• Hussein S, El-Nasser M, Ahmed S. Comparative studies on the effects of herbicide atrazine on freshwater fish Oreochromis niloticus and Chrysichthyes auratus at Assiut, Egypt. Bulletin of Environmental Contamination and Toxicology. 1996; 57(3):503—510. doi: 10.1007/s001289900218.
  • Pandey S, Kumar R, Sharma S, Nagpure N, Srivastava SK, Verma M. Acute toxicity bioassays of mercuric chloride and malathion on air-breathing fish Channa punctatus (Bloch). Ecotoxicology and Environmental Safety. 2005; 61(1):114—120. doi: 10.1016/ j.ecoenv.2004.08.004
  • Chandra S. Toxic effect of Malathion on acetylcholinesterase activity of liver, brain and gills of freshwater catfish Heteropneutes fossilis. Environ. Conserv. 2008; 9:45—52.
  • Taheri Mirghaed A, Ghelichpour M, Mirzargar SS, Joshaghani H, Ebrahimzadeh Mousavi H. Toxic effects of indoxacarb on gill and kidney histopathology and biochemical indicators in common carp (Cyprinus carpio). Aquaculture Research. 2018; 49(4):1616—1627. doi: 10.1111/are.13617.
  • Roy W, Sutherland I, Rodger H, Varma K. Tolerance of Atlantic salmon, Salmo salar L., and rainbow trout, Oncorhynchus mykiss (Walbaum), to emamectin benzoate, a new orally administered treatment for sea lice. Aquaculture. 2000; 184(1-2):19—29. doi: 10.1016/ S0044-8486(99)00307-5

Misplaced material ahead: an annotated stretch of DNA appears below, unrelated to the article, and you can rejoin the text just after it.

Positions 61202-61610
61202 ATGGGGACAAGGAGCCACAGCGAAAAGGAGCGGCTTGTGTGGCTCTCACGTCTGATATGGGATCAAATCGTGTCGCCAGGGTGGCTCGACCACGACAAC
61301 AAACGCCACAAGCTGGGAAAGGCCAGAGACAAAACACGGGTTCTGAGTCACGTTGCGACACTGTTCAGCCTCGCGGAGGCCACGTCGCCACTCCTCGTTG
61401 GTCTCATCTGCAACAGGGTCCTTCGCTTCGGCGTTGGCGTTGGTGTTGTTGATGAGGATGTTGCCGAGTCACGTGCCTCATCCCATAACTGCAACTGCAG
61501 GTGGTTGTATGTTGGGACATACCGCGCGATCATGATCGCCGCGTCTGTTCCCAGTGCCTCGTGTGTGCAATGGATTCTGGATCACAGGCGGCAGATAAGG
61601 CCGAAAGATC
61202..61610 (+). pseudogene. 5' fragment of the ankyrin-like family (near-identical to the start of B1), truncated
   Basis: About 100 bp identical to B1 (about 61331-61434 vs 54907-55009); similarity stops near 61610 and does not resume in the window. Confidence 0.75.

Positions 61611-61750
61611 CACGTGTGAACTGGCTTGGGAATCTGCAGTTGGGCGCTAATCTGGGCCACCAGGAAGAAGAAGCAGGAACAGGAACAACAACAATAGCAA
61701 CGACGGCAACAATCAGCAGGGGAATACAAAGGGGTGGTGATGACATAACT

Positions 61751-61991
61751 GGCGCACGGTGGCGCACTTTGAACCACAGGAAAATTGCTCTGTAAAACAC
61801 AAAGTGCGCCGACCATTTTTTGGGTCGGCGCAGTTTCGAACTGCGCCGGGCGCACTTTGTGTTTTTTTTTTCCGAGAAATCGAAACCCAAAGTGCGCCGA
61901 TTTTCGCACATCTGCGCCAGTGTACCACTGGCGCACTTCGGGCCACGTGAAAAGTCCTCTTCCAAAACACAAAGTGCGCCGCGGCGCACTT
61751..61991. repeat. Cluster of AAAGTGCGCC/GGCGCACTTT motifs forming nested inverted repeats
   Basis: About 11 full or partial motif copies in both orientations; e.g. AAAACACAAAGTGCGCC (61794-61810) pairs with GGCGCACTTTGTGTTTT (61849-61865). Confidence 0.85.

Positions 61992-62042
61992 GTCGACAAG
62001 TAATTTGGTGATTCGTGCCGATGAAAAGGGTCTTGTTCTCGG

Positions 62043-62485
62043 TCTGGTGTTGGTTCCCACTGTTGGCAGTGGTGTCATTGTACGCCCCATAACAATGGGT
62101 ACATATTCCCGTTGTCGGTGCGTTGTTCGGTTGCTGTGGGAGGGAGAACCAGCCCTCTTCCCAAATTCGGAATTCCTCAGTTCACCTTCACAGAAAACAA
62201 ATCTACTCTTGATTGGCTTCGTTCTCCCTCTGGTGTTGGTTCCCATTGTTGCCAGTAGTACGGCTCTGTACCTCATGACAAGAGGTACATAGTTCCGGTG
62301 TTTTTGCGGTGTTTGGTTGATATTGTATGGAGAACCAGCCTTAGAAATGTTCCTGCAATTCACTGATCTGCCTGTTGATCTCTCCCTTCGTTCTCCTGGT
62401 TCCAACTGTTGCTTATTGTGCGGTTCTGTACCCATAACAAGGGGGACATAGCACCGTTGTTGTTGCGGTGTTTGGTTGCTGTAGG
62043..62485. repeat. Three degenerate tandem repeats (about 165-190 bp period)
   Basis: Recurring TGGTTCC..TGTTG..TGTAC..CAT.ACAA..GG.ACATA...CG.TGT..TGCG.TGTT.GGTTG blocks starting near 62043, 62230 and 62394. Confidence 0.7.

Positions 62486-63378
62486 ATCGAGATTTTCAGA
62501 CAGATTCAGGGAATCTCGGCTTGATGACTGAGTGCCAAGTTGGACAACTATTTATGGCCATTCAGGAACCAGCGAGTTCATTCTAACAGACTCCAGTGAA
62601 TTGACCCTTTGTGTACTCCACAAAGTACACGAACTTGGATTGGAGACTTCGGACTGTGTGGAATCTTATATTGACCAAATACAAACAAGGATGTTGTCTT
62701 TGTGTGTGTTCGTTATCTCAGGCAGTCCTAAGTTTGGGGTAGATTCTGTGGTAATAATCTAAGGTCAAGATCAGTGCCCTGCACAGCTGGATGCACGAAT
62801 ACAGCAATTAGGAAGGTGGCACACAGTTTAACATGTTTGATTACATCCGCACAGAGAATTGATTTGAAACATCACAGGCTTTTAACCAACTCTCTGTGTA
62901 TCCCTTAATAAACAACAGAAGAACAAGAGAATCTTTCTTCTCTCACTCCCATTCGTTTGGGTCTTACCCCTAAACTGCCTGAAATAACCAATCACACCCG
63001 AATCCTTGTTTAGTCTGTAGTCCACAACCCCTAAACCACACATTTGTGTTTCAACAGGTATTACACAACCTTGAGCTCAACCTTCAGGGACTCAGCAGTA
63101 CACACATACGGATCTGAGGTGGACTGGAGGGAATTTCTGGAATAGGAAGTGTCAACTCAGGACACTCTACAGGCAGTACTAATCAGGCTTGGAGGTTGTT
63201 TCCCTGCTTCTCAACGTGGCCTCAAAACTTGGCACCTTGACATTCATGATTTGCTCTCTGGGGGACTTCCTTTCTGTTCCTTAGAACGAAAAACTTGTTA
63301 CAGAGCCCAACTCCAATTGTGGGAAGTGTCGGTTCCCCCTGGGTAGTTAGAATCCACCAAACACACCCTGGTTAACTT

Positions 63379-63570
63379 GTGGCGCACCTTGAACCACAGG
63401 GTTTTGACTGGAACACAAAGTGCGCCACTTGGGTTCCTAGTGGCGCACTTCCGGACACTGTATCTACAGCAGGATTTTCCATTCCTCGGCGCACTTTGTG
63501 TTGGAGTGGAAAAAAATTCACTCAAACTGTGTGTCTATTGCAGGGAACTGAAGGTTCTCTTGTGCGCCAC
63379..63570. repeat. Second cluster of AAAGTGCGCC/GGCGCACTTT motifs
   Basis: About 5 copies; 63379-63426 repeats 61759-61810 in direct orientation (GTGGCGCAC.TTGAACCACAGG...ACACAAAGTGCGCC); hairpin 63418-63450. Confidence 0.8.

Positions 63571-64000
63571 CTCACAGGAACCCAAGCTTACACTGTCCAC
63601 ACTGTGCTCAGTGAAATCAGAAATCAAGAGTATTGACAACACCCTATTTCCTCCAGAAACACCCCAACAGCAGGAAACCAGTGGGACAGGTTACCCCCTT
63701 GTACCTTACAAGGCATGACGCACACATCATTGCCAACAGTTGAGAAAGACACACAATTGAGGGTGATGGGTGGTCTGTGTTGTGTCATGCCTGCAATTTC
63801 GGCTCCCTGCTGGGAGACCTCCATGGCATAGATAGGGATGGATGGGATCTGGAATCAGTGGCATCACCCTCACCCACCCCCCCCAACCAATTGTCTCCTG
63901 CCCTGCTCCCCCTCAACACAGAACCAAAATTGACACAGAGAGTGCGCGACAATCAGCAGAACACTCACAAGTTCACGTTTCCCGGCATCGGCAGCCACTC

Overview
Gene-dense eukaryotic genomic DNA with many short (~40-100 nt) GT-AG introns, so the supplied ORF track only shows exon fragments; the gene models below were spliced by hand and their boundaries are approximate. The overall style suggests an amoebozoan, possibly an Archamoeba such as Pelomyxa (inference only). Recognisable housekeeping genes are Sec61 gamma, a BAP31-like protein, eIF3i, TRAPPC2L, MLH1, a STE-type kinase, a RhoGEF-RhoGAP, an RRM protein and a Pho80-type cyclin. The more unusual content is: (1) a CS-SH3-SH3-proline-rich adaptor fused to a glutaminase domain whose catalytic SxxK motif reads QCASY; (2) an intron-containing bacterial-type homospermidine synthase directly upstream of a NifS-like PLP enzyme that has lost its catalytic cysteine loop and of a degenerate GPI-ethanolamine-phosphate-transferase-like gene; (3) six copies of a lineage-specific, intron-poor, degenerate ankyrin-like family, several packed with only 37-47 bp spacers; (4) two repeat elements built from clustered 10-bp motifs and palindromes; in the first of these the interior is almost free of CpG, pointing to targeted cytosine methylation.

• Nunes B, Gaio A, Carvalho F, Guilhermino L. Behaviour and biomarkers of oxidative stress in Gambusia holbrooki after acute exposure to widely used pharmaceuticals and a detergent. Ecotoxicology and Environmental Safety. 2008; 71(2):341—354. doi: 10.1016/ j.ecoenv.2007.12.006
  • Backström T, Brännäs E, Nilsson J, Magnhagen C. Behaviour, physiology and carotenoid pigmentation in Arctic charr Salvelinus alpinus. Journal of Fish Biology. 2014; 84(1):1—9. doi: 10.1111/jfb.12240.
  • Sarikaya R, Yılmaz M. Investigation of acute toxicity and the effect of 2, 4-D (2, 4-dichlorophenoxyacetic acid) herbicide on the behavior of the common carp (Cyprinus carpio L., 1758; Pisces, Cyprinidae). Chemosphere. 2003; 52(1):195—201. doi: 10.1016/ S0045-6535(03)00106-1
  • Farah MA, Ateeq B, Ali MN, Sabir R, Ahmad W. Studies on lethal concentrations and toxicity stress of some xenobiotics on aquatic organisms. Chemosphere. 2004; 55(2):257— 265. doi: 10.1016/j.chemosphere.2003.10.063.


Abstract - 232

PDF (English) - 111


Copyright (c) 2019 Ghelichpour M., Mirghaed A.T., Jimenez A.P.

Creative Commons License
This work is licensed under a Creative Commons Attribution 4.0 International License.